Interview with Stefan Boberg, lead programer of Addiction

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Q1: Tell me about some of the influences for Addiction - what tables have you played, what themes have you liked, what pinball videogames do you have a lot of respect for, what makes a good pinball videogame?

A1: We have travelled around quite a bit looking for tables, in arcades and (to a lesser extent) pubs. We have also been to the actual distributors of games to have a look at what they have got, and to take photos. We have also rented a couple of tables to have in the office, for research (measuring things, studying game mechanics, LED stuff, verify ball physics, etc).

Some good tables that spring to mind are Fish Tales, White Water, Theatre Of Magic, Jurassic Park, Twilight Zone, Star Trek, and Road Show. The one I liked most is probably Theatre Of Magic.

The currently best pinball videogames are Pro Pinball: The Web, and True Pinball (Hyper 3D Pinball in the States). A good pinball videogame should have reasonably accurate physics, and interesting themes - just like real tables, really. It is quite difficult to put the finger on exactly what makes one table work and another not work...

Q2: What is your philosophy for Addiction. How do you think this compares to other games on the market? What game are you aiming to beat?

A2: We are of course aiming to create the BEST pinball game ever. Anything else would be pointless. The primary competitor is Empire's "Pro Pinball" series, which we think is really good, although quite sparse on tables. We are not necessarily locking ourselves into doing only things that would be possible on real pinball tables. We are always looking for things that can be done to increase the appeal of the game to people who are not usually interested in pinball, but without moving too far away from the subject matter (that would scare away the Pinball Purists :).

Q3: With the info questions earlier, I asked you what you did. You said you were doing the music graphics and sound effects to "...keep in control." What did you mean by this? Do you see yourself as a control freak? If so why, if not why not?

A3: We are probably perfectionists and control freaks, both of us. That is one of the reasons why I'm programming all versions (PC, PSX & Saturn) of the game. Another big reason is simply that no-one else could do the conversions as quickly as myself, for obvious reasons (I know my code, and can design things to simplify conversion right from the start).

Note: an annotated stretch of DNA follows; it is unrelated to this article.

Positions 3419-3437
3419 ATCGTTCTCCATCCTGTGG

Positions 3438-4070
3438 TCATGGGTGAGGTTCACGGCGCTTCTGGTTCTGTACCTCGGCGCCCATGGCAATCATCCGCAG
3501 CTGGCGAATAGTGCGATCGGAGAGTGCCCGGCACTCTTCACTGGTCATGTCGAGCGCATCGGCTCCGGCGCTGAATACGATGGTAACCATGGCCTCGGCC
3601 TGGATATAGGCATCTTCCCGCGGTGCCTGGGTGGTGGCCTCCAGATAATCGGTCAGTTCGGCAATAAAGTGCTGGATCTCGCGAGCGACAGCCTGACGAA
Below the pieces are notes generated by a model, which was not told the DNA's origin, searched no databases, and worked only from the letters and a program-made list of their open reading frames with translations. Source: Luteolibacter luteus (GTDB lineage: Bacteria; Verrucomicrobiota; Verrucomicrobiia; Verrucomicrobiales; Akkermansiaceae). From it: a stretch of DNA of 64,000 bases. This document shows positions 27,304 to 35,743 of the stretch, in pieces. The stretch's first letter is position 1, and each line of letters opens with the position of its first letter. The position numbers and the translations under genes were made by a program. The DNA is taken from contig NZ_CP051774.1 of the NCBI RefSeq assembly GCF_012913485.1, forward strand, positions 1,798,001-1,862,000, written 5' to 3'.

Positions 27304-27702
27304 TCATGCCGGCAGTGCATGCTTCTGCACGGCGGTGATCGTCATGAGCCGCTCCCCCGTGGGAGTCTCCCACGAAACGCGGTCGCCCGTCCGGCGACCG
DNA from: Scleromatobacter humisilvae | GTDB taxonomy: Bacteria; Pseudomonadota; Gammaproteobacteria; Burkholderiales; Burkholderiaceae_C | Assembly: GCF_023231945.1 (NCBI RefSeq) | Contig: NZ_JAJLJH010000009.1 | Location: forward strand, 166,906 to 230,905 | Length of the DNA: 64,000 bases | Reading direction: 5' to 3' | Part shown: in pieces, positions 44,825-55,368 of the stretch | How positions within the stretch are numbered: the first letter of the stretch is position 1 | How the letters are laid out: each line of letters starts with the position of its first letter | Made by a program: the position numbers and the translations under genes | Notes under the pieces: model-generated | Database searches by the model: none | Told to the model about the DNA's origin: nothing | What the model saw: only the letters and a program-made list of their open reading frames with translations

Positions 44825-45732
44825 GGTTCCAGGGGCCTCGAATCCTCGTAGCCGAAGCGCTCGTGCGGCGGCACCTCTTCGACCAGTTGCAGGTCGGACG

Q4: Do you think a well crafted game could be viewed as art? If so, what kind of art do you think Ballistic represents?

A4: Oooh, getting philosophical, aren't we? :-) It depends on how 'art' is defined, but I do think that a game as a whole (overall design and playability) could be viewed as art. But if 'art' is defined as the result of some kind of divine inspiration, programming is probably less about art and more about abstraction, organization and logical thinking.

Q5: Regarding the sound and music, what style of music is going to be used for the tables? What sort of music are you and Stefan influenced by? Any special effects, tricks, techniques worthy of mention that will give Addiction the edge over its main competitors?

A5: Me and Tony listen to almost anything except the 'Bon Jovi' branch of music (so-called Rock'n Roll?) and other boring stuff. Anything fresh and well-produced, really. This is probably not going to have a direct impact on the game music, since we have to select a style of music for each table that fits the theme. For instance, having drum'n bass on the Worms table would be silly.

As for what would give Addiction an edge over competitors: For one thing, I've used my experience in data compression to enable me to squeeze in more data (graphics, sound etc) than any other pinball game has. This will enable us to have more appealing visuals and more atmospheric sound when compared to the competition. Other than that, solid simulation and more sophisticated table designs, made possible by the custom-developed tools (almost a "Pinball Construction Set" :-).

Q6: Do you think it would benefit Sony and the Industry if more people had access to programming tools for the Playstation? What do you think of the current restrictions?

A6: I don't think you could ever get the same kind of thing on the PSX as you had on the C64, because the hardware is more complex, and you need quite a bit of programming experience and time to be able to get anything interesting out of it.

Q7: Martyn mentioned that instead of four tables, there are now going to be three. What were the reasons for this decision?

A7: Time. It takes a more time and effort to design and test tables than we initially expected, and we felt that it would be better to take the time and design three good tables rather than rush four tables just for the sake of it.

Q8: Is there anything else regarding Addiction such as the LED sub-games, the speed and resolution of the game you think are worth especial note?

A8: It's a pinball game, what can I say :-) Personally, I'm most proud of the way everything works technically, with compression etc., which enables us to have a lot of lights, animations and other stuff. Other than that, there's the quality of the graphics, sounds and designs that will put it ahead of the rest.

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